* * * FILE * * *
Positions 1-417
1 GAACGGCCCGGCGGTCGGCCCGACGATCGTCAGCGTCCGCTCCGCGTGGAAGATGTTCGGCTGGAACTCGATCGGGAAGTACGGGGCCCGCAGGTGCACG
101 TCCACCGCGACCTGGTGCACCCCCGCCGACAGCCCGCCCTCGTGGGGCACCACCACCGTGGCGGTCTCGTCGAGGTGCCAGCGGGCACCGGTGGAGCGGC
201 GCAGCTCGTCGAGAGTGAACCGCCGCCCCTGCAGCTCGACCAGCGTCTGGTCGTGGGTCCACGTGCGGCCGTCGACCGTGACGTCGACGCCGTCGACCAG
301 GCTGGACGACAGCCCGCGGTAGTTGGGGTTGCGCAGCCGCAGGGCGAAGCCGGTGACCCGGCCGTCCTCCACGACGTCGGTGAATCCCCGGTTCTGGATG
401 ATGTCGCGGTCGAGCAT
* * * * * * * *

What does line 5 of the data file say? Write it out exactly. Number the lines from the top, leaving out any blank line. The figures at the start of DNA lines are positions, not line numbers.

301 GCTGGACGACAGCCCGCGGTAGTTGGGGTTGCGCAGCCGCAGGGCGAAGCCGGTGACCCGGCCGTCCTCCACGACGTCGGTGAATCCCCGGTTCTGGATG